What’s that sound you hear? That distant sound of cheers and huzzahs? That chorus of joyous voices shouting in celebration? Is it … can it be? Is ER finally available on a streaming platform? I am here, like a TV-recommendation annunciation angel, to say unto you: Yes! All of ER — all approximately 250 hours — is now streaming on Hulu.
For any newbies out there, be aware that ER is not a small TV project. The granddaddy of all medical dramas ran from 1994 to 2009, for 15 old-school, network-length seasons on NBC. The list below highlights the specific episodes absolutely worth seeing, but if you want to start from the beginning, you should watch all of season one. If you watch that and want more, the next easy off-ramp is the end of season three, after which a few of the main players start to disappear. If you’re still on board after that, it’s a great show all the way up through season five, and there are even highlights beyond then as well, but those bright spots get a little farther apart. If you make it all the way to season seven, you should probably admit you’re in deep and commit for the long haul. Just know that it’s a mess after season nine.
“24 Hours” (Season 1, Episode 1)
It’s worth watching the entire first season, but if you’re going to pick and choose from the highlights, you should start with the double-length pilot that kicks everything off. That’s especially true if ER is new to you, but even if you’ve seen the show before, revisiting the first episode is absolutely worth it. So much of what makes it great is already in place, and you should pay special attention to the set design and cinematography that makes ER feel very different from current medical dramas. (So crowded! So messy! So much movement and energy!)
“Going Home” (Season 1, Episode 3)
Nurse Carol Hathaway’s drug overdose is one of the key events that kicks off the series, and “Going Home” deals with the aftermath when Carol returns to work. The tone of her return and the way her colleagues treat her is a nicely representative sample of how ER treats its characters and the way they interact with each other. These are lived-in, thoughtful, comfortable relationships, and they feel true to life in a way that’s both loving and direct. Bonus: This is a key episode for the biggest ship of the series, the ongoing saga of Carol and Doug. Extra bonus: George Clooney’s real-life aunt, the inimitable Rosemary, is a guest — and she sings!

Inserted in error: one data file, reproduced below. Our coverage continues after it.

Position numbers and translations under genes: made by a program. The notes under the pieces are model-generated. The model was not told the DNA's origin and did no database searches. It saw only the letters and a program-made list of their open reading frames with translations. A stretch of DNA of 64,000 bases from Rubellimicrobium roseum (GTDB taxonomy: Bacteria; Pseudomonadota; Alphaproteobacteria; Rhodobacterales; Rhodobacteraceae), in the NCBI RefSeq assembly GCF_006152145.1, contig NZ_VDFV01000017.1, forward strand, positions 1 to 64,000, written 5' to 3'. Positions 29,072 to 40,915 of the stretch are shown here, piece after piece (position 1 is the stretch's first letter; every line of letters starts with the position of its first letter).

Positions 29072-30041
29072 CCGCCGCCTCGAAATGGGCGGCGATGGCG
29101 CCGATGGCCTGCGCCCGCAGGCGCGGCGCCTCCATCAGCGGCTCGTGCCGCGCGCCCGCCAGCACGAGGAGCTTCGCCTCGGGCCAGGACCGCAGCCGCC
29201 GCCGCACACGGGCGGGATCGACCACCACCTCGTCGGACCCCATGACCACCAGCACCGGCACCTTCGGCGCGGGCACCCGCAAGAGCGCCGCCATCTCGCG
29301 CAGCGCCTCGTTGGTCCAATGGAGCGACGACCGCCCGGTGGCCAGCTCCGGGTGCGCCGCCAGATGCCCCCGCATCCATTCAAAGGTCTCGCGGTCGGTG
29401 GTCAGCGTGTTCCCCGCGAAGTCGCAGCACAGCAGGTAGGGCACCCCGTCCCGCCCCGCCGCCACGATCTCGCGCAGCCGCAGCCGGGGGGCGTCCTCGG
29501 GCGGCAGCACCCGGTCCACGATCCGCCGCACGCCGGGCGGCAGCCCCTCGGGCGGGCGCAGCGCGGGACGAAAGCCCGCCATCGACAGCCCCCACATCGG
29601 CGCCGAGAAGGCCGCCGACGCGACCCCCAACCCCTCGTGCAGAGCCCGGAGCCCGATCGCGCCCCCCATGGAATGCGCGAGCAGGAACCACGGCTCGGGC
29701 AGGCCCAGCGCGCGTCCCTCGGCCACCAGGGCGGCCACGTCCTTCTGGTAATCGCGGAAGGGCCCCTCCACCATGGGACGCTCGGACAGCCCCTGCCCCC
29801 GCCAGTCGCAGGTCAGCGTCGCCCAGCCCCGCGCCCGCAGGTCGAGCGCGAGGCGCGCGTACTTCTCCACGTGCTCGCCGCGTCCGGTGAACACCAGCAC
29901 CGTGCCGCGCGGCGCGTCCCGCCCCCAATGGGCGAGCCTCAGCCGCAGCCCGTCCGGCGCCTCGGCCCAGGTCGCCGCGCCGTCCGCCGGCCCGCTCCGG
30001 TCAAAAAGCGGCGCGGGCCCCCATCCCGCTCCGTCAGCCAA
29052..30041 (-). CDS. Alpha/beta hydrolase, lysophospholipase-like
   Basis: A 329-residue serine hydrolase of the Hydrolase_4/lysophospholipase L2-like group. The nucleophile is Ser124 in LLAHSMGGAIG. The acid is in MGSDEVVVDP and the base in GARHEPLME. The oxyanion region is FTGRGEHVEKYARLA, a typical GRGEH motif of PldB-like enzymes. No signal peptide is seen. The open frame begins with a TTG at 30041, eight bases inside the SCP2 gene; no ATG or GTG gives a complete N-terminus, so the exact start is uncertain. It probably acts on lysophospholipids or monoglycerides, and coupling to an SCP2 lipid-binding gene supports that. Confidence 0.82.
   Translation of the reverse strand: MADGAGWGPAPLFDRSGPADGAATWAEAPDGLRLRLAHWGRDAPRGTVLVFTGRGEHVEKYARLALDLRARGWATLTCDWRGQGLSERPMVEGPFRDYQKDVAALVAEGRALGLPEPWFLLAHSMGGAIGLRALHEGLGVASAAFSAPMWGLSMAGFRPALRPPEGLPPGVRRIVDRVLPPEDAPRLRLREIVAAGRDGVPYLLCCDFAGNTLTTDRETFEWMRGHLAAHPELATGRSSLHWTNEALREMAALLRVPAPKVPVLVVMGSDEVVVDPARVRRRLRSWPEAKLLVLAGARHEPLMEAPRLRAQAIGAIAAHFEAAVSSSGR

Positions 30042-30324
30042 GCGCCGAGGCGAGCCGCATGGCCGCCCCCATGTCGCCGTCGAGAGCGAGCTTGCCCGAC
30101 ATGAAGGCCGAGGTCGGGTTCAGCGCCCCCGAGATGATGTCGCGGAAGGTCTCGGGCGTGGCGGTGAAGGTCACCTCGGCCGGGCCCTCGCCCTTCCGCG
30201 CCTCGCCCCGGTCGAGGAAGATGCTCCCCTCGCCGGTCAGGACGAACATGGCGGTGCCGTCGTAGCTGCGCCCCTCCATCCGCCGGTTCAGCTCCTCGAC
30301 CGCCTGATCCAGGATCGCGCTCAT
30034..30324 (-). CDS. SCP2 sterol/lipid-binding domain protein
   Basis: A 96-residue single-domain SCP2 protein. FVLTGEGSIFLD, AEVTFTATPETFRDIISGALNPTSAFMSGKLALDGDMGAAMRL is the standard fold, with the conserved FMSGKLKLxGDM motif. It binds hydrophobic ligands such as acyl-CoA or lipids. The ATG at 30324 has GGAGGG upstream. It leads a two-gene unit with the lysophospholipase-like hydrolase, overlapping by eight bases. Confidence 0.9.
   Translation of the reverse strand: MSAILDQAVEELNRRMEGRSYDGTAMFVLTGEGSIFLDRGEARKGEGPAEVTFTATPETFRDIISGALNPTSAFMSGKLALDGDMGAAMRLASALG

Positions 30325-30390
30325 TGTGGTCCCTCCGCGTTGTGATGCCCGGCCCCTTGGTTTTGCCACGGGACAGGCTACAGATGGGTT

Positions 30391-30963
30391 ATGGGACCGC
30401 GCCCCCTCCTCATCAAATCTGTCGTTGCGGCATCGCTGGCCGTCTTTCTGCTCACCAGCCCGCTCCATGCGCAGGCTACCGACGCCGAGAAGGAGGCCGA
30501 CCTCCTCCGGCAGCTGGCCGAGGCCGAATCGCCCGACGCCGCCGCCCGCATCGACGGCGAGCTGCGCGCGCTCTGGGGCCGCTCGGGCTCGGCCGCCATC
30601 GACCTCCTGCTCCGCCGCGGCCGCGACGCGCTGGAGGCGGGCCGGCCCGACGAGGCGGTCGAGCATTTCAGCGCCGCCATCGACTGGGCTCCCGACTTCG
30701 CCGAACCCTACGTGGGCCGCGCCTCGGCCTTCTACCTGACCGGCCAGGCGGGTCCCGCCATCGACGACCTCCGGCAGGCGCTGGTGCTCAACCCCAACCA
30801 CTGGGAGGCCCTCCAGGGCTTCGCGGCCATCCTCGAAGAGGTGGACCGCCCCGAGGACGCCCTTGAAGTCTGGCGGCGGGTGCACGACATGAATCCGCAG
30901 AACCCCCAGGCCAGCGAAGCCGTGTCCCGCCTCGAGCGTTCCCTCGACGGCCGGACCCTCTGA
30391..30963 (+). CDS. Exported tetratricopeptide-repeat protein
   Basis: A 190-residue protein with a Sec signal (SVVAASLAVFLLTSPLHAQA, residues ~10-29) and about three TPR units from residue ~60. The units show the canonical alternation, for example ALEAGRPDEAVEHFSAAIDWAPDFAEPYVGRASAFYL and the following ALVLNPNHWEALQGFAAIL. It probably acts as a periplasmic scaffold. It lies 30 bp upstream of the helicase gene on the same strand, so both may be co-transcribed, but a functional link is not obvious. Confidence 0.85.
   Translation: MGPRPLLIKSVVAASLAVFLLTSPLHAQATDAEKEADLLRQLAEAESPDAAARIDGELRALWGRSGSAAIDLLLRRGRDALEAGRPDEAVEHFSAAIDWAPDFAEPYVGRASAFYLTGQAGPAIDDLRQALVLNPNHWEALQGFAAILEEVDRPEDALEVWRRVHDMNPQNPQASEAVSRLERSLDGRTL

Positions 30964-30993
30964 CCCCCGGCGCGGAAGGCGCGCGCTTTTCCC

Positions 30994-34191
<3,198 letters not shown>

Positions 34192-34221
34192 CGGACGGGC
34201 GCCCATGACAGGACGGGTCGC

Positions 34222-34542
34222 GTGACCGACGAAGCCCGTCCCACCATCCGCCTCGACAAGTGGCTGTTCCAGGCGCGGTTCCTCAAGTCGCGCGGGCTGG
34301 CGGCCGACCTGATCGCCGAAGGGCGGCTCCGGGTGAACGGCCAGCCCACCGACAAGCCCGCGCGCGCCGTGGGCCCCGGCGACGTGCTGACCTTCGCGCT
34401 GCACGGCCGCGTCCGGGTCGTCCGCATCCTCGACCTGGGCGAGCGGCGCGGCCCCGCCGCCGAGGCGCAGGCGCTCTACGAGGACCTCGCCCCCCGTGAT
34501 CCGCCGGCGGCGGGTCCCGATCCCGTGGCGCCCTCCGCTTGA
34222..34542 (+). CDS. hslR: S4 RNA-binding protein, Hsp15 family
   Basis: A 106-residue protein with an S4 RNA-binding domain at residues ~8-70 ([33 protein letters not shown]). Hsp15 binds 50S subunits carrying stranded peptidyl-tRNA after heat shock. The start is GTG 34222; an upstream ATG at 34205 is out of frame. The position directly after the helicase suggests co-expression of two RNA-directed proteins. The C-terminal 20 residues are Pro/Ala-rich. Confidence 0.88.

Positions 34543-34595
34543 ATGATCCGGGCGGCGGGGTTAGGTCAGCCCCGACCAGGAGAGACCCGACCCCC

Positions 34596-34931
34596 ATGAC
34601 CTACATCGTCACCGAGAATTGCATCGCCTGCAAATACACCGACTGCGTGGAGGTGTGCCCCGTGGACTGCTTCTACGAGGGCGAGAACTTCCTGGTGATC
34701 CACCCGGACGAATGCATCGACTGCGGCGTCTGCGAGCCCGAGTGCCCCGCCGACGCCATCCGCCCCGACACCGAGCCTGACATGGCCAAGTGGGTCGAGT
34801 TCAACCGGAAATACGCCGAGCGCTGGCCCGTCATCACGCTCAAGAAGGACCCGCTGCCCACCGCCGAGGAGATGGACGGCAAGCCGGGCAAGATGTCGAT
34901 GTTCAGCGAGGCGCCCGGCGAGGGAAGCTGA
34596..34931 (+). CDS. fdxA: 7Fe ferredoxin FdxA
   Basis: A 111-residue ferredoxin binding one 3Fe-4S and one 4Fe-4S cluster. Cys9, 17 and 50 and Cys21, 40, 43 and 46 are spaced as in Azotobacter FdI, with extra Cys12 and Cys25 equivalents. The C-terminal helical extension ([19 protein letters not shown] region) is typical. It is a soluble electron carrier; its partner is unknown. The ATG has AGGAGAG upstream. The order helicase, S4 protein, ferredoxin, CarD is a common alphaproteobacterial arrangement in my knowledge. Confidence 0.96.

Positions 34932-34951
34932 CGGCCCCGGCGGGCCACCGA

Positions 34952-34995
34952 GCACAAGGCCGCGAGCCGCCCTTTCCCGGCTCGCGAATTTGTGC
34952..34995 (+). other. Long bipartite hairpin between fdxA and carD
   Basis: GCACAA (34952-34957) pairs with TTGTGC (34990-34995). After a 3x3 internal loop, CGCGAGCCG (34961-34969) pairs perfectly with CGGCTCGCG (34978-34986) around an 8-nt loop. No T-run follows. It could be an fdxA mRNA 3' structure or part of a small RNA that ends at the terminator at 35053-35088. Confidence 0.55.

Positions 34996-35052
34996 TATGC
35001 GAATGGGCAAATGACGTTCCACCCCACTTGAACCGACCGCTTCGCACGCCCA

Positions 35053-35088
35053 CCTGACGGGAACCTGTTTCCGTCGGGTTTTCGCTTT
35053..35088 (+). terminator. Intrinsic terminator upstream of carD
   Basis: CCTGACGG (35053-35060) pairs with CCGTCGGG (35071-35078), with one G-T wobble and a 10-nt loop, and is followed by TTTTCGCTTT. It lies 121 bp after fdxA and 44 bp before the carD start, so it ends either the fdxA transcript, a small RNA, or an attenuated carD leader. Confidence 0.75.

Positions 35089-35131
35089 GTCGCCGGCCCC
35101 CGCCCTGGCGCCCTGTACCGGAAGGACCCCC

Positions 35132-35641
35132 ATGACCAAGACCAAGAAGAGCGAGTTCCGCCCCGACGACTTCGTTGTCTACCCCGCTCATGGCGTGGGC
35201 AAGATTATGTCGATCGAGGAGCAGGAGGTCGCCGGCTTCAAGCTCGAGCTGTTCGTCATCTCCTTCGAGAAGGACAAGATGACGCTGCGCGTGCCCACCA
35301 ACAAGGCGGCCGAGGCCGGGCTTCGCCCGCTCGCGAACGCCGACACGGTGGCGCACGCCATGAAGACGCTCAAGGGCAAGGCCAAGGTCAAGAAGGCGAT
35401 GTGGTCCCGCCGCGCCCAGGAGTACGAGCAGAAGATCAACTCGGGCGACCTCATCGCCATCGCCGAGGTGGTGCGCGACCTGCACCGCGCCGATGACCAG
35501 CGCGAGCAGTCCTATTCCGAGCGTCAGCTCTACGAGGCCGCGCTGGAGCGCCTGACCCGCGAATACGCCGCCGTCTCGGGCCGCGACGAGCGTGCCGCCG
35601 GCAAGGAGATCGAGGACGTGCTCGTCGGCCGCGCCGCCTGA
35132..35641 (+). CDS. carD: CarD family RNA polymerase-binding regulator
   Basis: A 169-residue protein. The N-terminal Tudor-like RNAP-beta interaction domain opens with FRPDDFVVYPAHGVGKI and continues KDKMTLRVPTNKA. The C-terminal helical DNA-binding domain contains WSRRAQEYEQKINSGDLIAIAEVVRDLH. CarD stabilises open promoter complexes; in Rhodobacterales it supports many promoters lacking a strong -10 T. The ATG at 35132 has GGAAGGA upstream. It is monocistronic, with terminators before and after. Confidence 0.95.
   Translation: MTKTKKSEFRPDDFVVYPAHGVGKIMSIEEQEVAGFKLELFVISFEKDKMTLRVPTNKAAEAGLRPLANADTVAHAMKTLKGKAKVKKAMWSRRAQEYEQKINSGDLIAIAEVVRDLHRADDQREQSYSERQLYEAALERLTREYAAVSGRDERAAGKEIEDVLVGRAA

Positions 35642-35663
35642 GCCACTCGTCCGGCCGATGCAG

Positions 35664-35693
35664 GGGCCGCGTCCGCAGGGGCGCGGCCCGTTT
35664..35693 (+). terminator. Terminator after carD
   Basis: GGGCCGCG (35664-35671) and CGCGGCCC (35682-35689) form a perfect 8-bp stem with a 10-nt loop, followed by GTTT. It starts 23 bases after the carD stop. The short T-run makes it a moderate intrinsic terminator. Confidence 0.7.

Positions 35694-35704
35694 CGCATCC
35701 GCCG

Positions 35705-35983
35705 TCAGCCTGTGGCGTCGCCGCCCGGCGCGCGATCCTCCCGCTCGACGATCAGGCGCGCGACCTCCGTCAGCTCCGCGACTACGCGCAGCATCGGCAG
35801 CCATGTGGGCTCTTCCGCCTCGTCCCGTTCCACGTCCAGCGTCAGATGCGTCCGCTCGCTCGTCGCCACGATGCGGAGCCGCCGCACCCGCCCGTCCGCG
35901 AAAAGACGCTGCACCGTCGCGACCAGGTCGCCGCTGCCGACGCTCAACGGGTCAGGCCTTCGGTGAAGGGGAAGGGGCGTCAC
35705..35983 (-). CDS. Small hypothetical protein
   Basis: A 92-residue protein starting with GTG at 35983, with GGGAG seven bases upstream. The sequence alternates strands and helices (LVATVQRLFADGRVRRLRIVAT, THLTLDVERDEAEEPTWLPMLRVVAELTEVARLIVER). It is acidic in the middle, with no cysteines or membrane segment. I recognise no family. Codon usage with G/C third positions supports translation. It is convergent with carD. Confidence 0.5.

“Blizzard” (Season 1, Episode 10)
I have a thing for shows that use weather well, and it stems from my early fandom of ER, which is a king of this trope. This is the first and one of the best of ER’s weather-related crises, and you can see how episodes like this get passed down into the mass casualty events of a show like Grey’s Anatomy. “Blizzard” is distinctly ER, from its deftly balanced tone changes, to the way it crams tiny bits of character development into every possible shot, to the impulse toward meaning in small-scale heroics.
“Love’s Labor Lost” (Season 1, Episode 19)
This is the kind of episode that gets included on “best episodes of all time” lists, but “Love’s Labor Lost” is not one to start if you want a relaxing hour of TV. (Consider skipping it entirely if you or a loved one is pregnant or has recently given birth.) ER is usually a fast-paced series, and this episode doesn’t feel super slow, but the pace is different from the norm. The drama feels grindingly inevitable, in a way that builds gradually until you’re completely crushed. It also features a great performance by a young and increasingly frantic Bradley Whitford.
“Motherhood” (Season 1, Episode 24)
Did you know Quentin Tarantino directed an episode of ER? If you didn’t, and you were just barreling through season one (I feel you), you may well have picked up on the slightly different rhythms of this episode anyhow. The biggest clues? There’s a fabulously mannered shot of Carol and Susan wearing sunglasses and walking down a hallway and, yes, there’s also a shot of their bare feet.